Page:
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DAS Audio PA set

edited January 2012 in PA Configuration Wizard
Hi, I'm John and I would like to hear your advice about the settings on my drivereack PA sound system.
I have the following material (http://www.dasaudio.com/index.asp?pagin ... ducto=2659).
High-mid: DAS Audio R215
Sub: DAS Audio ST218.
Low Amp: Carver PT 2400 (2 x 1200 watts) Mid Amp: Carver PT 2400 (2 x 1200 watts) High Amp: Yorkville P-3000 (enough)

The tweeter is a 2-inch 150-watt horn loaded (recommended crossover frequency 1200 Hz) Furthermore, twice a 15-inch mid / low of 1000 watts total.
This is all front loaded.
The sub is a horn loaded 2 x 18 inch, 1250 watts total.

Best regards from the Netherlands


  • GadgetGadget Posts: 4,915
    Hi John,
    Greetings from Northern Minnesota, USA

    I guess I have some questions...I have been a fan of D.A.S for some time but am completely unfamiliar with those models... The closest thing I have seen is the ST182 As for the tops, what series are those? I don't have any R series listed in the D.A.S. product line. I'm most familiar with the RF series.

    The things you posted have pictures only...no useful info.. I need information, especially about the subs. I didn't know D.A.S made horn loaded subs?

    This will help us make recommendations, although the DRPA doesn't have enough delay to be of use for most horn loaded subs.

  • DraDra Posts: 3,777
    "2 x 18 horn loaded sub"?
    Do you mean that they are mounted so that the baffles are angled to the center and the cab forms a "horn like" shape?

  • It took a little digging but I found it. Download and unzip from this link for the ST218:

    http://www.dasaudio.com/index.asp?pagin ... ducto=2658

    Look for the ST218 folder and click on the Acrobat Reader file called "te_st218_04".

    The link in the OP actually has the info for the R-Series... just follow the same course for the R215 info.
  • Dear all,

    In response OklaPony, this is the set that I have. If it worked, I also have two PDF files put there. If you need further information I would like to hear what information exactly.

    From DAS Audio is a crossover from analog (CT-2000). This is a Linkwitz-Riley 24 dB / Oct filter. Tilting at frequencies 125 Hz and 1200Hz.

    The ST-series released in europe (touring sound) was the top series from 2004 to 2008. The sub was the ST218 ST-215 horn loaded top of the R-215. The ST-215 has the same components as the R-215 (reference series), but in a horn cabinet built. This makes the ST-215 larger and heavier than the R-215 peak.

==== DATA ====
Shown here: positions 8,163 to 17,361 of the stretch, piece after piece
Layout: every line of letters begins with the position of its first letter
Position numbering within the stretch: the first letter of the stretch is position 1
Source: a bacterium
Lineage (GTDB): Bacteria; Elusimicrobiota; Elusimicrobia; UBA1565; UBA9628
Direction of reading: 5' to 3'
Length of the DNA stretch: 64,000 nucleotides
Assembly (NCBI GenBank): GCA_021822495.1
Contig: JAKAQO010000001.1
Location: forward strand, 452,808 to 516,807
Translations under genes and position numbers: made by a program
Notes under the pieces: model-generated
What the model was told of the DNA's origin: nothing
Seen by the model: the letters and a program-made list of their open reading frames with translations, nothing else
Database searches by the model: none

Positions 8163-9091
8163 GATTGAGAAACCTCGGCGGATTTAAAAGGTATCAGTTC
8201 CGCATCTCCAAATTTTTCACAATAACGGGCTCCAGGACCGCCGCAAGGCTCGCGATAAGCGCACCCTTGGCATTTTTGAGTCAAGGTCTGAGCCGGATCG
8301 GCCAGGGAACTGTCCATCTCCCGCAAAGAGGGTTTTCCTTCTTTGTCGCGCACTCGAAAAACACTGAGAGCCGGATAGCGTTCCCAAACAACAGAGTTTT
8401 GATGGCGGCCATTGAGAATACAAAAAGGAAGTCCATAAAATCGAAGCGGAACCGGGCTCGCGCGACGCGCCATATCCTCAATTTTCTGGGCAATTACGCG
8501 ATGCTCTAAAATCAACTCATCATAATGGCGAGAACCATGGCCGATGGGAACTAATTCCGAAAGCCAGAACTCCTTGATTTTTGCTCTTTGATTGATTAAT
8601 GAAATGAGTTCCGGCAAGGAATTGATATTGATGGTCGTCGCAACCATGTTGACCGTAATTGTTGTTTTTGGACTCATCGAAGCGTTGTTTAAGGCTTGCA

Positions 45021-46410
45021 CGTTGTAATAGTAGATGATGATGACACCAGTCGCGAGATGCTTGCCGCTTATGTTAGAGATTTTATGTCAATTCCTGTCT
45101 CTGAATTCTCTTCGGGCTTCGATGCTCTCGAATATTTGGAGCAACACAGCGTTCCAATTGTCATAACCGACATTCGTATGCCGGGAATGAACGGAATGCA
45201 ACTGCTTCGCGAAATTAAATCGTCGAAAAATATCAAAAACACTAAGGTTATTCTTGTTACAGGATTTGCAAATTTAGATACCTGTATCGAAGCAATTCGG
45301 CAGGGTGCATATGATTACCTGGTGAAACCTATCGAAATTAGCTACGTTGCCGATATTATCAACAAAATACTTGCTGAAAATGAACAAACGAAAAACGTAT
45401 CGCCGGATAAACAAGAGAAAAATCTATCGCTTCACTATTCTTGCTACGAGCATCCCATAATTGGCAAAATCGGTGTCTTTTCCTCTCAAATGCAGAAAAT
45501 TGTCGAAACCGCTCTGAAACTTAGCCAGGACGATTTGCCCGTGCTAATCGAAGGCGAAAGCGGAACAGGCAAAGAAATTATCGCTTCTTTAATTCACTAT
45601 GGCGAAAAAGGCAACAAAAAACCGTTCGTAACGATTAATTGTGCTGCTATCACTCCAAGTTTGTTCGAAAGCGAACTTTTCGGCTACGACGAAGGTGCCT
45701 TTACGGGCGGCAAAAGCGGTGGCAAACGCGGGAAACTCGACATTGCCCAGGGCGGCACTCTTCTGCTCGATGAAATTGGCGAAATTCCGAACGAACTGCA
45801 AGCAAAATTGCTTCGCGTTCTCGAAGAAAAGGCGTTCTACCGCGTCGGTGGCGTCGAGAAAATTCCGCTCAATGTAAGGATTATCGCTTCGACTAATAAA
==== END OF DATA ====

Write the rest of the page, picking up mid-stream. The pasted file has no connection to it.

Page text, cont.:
Returning to the sub cabinets. This contains two 18-inch 600 watt speakers. Here in Europe we call the construction of the cabinet a W-Bin, or folded horn. It comes down to the front of the speaker facing rearwards in a compact sealed cabinet. The sound must now get back to the backplate and then to reverse direction and go to the dance floor. The speaker is right, not directed toward the center.

    Well, my english is not so good, so I hope you understand my story.

    Greetings from Geldermalsen, Netherlands
  • edited January 2012
    Now with the pigs.
  • GadgetGadget Posts: 4,915
    John, your English is fine...

    As soon as I saw that I was like ???? :?: :?: :?: W bin? That's an old technology that fell out of favor over here years ago.. Sorry john NOT knocking your subs but here, now... the new IN thing is tapped horns. They play lower, and louder than almost any other technology available.

    Ok that means that the horn path is NO longer than the long axis of the side of the cabinet... (plus a little.. maybe...) so 33 inches deep?? (the delay here would be about 3 feet...PLUS propagation delay...)

    Without measurement equipment (and the skills to use them) your best bet here is to use the subtractive method. That is, select the crossover frequency ( horns sound honky above about 120hz in my opinion) so as below, play a fre3quency at the crossover frequency point (in this case 118hz) (note a signal generator or audio CD with the frequencies is necessary for this purpose) reverse the polarity of ONE OR THE OTHER of the component(if in this case you choose the mids you can do BOTH the crossover points at one time!!) in the frequency band (reverse either the subs or the mids... but not both) this will have BOTH components playing the SAME frequencies...NOW, sweep the delay till the LEAST sound is heard at the crossover point...THIS is the rough delay for the crossover point. NOTE: having both at about the same volume will help.